For years I labored under the impression that, in order to create great work, you needed a proper budget. In fact, frequently my first question, after being delivered a brief was "Why isn't there a budget on this brief?" After all, budget defines scale. Right? And often that fact was sheepishly explained away with that classic dodge: "They don't have much money, but if we come up with a really great idea, the client will find the money."
And no matter how good we thought the idea was, how breakthrough, how strategically sound, how oh-so-right for their brand, the fact is, I can count on one hand the number of times a client dug deeper to fund a great idea. Out of around 2000 briefs over 14 years. And one of them was three months ago.
Gradually the realization emerged that the limits of an idea aren't defined by the budget. In fact, most truly great ideas inherently have scale. They work, somehow, at every size. As a single tweet and as a full length feature. Expectations should be set on how to spend any budget in a way that delivers a well executed idea to an appropriate number of consumers at the right time and for the right reason. Budget doesn't define the idea. Just, perhaps the scale and the expectations.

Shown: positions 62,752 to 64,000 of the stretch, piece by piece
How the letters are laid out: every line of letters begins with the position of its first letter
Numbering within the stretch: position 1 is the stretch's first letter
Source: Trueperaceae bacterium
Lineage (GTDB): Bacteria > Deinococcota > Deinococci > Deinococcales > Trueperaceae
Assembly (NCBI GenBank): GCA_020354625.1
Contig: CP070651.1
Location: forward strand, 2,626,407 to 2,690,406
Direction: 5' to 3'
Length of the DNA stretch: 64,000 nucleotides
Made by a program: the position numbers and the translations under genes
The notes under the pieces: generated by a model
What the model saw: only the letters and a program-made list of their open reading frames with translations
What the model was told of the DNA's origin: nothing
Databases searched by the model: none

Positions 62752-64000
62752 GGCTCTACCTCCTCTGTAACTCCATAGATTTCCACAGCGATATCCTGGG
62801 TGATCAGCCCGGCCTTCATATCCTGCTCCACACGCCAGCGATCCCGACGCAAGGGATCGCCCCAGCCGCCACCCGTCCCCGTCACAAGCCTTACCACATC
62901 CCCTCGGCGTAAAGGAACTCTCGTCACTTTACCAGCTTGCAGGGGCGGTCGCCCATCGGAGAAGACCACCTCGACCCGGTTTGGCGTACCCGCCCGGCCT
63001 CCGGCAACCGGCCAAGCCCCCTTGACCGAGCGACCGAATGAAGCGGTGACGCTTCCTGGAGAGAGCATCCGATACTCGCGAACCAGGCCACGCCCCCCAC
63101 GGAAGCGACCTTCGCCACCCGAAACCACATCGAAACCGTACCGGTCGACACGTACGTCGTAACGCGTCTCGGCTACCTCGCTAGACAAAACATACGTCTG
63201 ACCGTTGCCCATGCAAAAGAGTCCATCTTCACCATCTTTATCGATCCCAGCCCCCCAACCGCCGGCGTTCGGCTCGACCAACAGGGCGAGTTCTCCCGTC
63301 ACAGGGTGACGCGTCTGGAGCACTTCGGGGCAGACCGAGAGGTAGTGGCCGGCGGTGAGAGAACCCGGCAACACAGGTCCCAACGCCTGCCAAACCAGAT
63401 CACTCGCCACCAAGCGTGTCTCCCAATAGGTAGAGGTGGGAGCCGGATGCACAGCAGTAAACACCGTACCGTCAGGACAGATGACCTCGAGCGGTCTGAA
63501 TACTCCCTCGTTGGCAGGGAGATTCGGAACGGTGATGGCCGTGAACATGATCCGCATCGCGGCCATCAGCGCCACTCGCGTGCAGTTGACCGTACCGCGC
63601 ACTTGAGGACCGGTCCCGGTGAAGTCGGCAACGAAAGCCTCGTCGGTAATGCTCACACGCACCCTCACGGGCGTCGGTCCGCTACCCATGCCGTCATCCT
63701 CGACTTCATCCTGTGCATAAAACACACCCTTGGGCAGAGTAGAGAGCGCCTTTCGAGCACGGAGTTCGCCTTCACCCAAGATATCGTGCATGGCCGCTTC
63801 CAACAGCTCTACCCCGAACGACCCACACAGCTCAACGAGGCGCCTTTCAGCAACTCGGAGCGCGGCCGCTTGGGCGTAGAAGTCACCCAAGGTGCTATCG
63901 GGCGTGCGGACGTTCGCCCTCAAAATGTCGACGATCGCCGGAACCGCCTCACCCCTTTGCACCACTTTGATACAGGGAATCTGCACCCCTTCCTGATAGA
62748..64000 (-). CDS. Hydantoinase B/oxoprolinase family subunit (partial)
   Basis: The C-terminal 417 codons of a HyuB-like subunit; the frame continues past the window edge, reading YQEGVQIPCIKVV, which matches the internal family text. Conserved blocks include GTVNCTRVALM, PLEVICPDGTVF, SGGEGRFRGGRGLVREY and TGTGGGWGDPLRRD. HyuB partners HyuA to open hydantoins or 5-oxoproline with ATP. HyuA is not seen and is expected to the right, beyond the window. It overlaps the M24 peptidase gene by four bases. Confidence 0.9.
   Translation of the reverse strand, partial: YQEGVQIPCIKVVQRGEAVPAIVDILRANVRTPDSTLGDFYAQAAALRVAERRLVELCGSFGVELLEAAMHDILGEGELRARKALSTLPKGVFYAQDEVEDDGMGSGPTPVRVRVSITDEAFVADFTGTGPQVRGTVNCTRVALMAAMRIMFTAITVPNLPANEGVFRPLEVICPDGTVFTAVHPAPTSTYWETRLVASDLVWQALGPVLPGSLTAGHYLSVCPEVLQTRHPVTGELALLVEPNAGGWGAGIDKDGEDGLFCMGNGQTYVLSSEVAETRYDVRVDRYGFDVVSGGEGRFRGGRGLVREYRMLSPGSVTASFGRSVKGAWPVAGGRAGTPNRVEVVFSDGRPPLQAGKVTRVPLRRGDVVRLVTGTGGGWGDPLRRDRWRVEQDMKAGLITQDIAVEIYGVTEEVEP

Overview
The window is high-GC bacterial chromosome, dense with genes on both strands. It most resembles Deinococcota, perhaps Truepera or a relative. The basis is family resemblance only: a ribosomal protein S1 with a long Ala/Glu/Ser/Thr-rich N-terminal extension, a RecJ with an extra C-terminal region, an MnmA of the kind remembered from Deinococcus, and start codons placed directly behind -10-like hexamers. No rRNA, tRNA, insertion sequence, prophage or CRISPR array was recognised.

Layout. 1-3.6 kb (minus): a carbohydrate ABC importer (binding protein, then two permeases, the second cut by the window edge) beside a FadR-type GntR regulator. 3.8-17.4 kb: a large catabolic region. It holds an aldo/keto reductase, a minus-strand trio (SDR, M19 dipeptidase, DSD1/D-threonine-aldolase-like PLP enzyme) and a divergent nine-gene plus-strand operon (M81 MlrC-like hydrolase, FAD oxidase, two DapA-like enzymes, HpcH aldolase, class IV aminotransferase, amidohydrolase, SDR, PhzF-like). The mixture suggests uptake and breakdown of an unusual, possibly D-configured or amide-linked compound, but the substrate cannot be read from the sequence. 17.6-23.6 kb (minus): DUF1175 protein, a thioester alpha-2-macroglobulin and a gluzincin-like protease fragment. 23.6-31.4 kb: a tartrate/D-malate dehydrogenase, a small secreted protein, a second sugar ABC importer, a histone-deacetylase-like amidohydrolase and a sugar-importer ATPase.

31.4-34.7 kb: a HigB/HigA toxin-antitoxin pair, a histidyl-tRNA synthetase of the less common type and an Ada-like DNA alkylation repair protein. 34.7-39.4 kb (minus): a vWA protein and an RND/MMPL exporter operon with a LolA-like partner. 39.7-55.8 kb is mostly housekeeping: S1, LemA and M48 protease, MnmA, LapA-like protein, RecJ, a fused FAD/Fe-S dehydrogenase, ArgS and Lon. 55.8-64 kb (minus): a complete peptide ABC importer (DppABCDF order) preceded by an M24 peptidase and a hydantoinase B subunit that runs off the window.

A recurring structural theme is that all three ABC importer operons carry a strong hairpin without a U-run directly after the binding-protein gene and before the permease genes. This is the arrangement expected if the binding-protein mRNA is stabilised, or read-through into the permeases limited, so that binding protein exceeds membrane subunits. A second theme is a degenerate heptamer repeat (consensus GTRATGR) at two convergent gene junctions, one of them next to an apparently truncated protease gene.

Ever seen the NPR tiny desk series? These are bands who typically take command of a stage with amps, effects, roadies, and seething throngs of supporters. But instead, they are taking command of a room the size of my kitchen for a group of about 25. The result? Well, as long as the artist is worth a damn (think, the idea) it works at any scale. Is it different than the full-blown stage experience? Hell yeah. Is it as good or better? Certainly to the 25 people in the room it's better. Their expectations have been set for exclusive. intimate. Lo-Fi. And for the rest of us, watching at home, it's still pretty killer – thanks to NPR's broadcasting expertise.
Witness. A great idea. At a fully manageable scale.
You can see this artist on a slightly larger scale here in Dallas at Club Dada on July 22nd.